Yes, but all too often realistic. Once we understand that famous people, those who get their work in large galleries, and those who win large competitions, do so not based on merit, but on personal and family connections, we understand a large part of how the world works. Once we understand a lot of that material exists not to showcase quality, but to push agenda and shape society in ways that suit the extremely wealthy, we understand a large part of how the world works (although this part is probably not applicable in pretty bird competitions). Which is not to say all this work has no merit, only that merit of the work is often not considered the most important aspect, and in some cases, isn’t really considered at all.
Key word is presume. I won’t presume anyone’s opinion to be of higher value just because of their position or social status. I have seen bullshit works of art win competitions or get gallery spots just because they were accompanied by an oh-so-meaningful blurb, which said more than the artwork ever could. What knowledgeable idiot decided that? (The birds you presented were not bullshit, so I am speaking generally here). As much as possible, I will come to value one’s opinion when I can see their work, and hear their thoughts. Thus, no presumptions.
It is good when you can get this, but it does not always happen. Once upon I time I wrote fiction, and submitted it to literary journals. In order to submit, you had to subscribe, which was the only reason I did so, for their content was not to my taste. You might say I should only have submitted to those with appealing content, but if so, I would not have submitted at all, for they were all similar! I was rejected about twenty times before giving up. Out of twenty rejections, I received only one critique - and it was generally positive, so I never really learnt why it wasn’t accepted.
I don’t know what role biology has in this, if it even has one. All that seems mostly cultural and passed through education. The whole educative system is based on competition (fucking Jesuites). However, sociology has shown that cooperation instead of competiton leads to better results, in school as in corporate industries (see how poorly performs the GE management…). I don’t think there is ever a healthy way to feel good about crushing others. In sports, competition is against yourself, but then the criterion of success is objective: the first one arrived or the one that scored the more goals is not up to a jury.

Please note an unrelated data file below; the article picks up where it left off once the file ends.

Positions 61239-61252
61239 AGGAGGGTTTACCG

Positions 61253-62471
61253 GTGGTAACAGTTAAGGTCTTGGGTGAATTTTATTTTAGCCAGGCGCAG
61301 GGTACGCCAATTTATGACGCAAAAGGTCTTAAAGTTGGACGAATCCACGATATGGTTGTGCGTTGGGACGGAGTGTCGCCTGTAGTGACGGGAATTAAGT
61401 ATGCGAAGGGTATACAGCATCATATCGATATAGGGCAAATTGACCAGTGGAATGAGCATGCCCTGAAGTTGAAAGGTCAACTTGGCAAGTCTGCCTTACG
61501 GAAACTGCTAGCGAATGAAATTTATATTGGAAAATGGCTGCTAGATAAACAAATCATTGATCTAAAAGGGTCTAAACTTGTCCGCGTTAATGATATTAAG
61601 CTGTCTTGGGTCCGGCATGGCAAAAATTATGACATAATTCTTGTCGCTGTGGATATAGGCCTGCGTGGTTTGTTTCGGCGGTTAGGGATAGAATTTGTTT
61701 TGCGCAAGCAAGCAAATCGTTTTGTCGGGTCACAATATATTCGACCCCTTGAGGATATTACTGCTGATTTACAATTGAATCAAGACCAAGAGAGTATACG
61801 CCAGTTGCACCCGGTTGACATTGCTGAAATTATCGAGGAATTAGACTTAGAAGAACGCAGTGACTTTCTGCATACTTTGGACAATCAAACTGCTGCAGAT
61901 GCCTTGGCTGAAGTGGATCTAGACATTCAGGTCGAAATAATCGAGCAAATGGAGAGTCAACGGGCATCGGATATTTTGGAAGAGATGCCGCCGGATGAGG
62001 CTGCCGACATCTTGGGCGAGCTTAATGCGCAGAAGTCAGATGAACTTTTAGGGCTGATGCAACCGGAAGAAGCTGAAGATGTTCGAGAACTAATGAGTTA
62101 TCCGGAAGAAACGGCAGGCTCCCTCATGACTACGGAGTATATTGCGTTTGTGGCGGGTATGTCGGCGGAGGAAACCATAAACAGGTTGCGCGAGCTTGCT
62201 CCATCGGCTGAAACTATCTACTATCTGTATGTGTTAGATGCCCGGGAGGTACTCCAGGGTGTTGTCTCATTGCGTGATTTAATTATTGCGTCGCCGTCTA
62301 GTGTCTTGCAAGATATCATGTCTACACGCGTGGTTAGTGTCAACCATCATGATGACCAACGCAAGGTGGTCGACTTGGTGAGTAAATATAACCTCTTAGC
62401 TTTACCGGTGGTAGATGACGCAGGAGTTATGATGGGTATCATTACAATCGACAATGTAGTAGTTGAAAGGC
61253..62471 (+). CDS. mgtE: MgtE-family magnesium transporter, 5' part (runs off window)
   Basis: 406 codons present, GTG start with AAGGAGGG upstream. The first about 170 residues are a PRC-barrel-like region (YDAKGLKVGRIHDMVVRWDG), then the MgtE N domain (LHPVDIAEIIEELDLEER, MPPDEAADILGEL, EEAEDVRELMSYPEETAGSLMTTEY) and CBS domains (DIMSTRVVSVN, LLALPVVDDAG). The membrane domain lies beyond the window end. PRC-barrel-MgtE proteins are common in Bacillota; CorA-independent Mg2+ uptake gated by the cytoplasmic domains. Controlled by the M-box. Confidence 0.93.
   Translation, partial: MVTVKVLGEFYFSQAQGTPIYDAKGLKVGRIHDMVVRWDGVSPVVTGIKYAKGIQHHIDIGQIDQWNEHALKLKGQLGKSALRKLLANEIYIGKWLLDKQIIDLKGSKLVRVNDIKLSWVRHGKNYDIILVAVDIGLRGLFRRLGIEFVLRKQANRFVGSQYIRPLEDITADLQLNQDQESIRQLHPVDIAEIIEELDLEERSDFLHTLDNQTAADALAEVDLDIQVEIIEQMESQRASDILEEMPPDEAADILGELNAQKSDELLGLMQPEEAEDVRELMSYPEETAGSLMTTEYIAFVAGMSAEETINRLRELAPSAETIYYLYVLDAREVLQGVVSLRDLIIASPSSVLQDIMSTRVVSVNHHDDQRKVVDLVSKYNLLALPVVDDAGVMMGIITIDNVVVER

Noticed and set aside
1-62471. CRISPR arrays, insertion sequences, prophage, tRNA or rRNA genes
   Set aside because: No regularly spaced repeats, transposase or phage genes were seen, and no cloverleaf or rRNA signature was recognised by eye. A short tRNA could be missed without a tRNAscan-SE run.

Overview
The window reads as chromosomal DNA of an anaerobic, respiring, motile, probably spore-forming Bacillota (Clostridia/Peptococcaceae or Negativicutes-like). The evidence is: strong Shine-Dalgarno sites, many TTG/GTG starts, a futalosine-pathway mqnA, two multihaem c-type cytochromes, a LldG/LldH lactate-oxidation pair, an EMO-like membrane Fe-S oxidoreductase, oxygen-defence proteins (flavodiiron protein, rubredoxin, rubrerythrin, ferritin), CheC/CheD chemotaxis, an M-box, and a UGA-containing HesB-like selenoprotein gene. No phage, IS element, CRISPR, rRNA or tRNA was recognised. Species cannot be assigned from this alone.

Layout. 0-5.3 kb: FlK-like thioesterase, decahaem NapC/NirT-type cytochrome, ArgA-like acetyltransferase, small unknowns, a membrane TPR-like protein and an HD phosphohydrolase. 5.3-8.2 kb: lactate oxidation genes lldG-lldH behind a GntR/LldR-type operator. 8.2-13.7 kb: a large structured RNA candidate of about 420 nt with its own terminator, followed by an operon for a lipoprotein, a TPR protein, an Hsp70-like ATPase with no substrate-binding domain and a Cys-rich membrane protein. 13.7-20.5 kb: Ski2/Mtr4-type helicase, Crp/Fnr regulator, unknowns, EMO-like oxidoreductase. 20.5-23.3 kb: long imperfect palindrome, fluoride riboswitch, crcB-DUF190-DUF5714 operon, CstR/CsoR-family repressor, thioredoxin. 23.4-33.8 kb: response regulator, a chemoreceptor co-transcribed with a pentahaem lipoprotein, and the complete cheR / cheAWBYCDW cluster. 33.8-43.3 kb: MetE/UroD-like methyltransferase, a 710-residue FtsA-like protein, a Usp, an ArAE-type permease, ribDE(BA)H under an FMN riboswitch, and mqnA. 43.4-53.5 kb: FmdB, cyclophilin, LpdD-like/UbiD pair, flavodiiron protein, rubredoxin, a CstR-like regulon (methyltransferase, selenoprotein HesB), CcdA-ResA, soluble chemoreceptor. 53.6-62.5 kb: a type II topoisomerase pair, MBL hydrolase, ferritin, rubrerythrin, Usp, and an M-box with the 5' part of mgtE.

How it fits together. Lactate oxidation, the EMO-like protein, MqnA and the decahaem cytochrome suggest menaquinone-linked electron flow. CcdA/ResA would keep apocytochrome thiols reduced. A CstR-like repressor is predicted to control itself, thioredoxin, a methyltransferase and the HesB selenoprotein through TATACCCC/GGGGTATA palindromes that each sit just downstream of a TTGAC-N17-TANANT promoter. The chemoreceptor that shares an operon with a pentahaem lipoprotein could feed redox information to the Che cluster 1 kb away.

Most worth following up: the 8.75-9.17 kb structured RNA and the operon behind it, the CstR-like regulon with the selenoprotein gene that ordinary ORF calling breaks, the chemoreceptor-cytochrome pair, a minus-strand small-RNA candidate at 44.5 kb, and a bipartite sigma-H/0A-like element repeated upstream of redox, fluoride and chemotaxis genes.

That whole amateurism thing would be nice if it wasn’t bullshit. First, because photography is an expensive hobby, so you cast away the lower tier of the income distribution. Then, because if you really want to commit to it, you need to allocate it enough time (if only to learn the skills). I don’t need to explain how time equals money, but selling and making profit is not a curse, it might be a blessing for those you could barely afford a camera in the first place. There is a level of commitment where you need to free time and invest resources in it, and where it puts your living at risk if there is no payback. Otherwise, photography stays — again — a vanity hobby for the upper class. Let’s face it… “no need for money” means “I’m already upper class”. Money gets the projects going.
Not having to worry about getting all your photo projects done on sundays only because you need to be back at “real job” the day after at 8:00 is not bad either.
Well, if it’s not art, then it’s worthless.
Nope. I don’t see the point.
Photojournalism is an art too, that matter has been settled a long time ago. A photojournalist is not a Google 360° camera, he puts opinions and creative decisions in the making. A picture is a reduction of reality inside a temporal and spatial frame, someone had to choose these frames depending of what they wanted to express.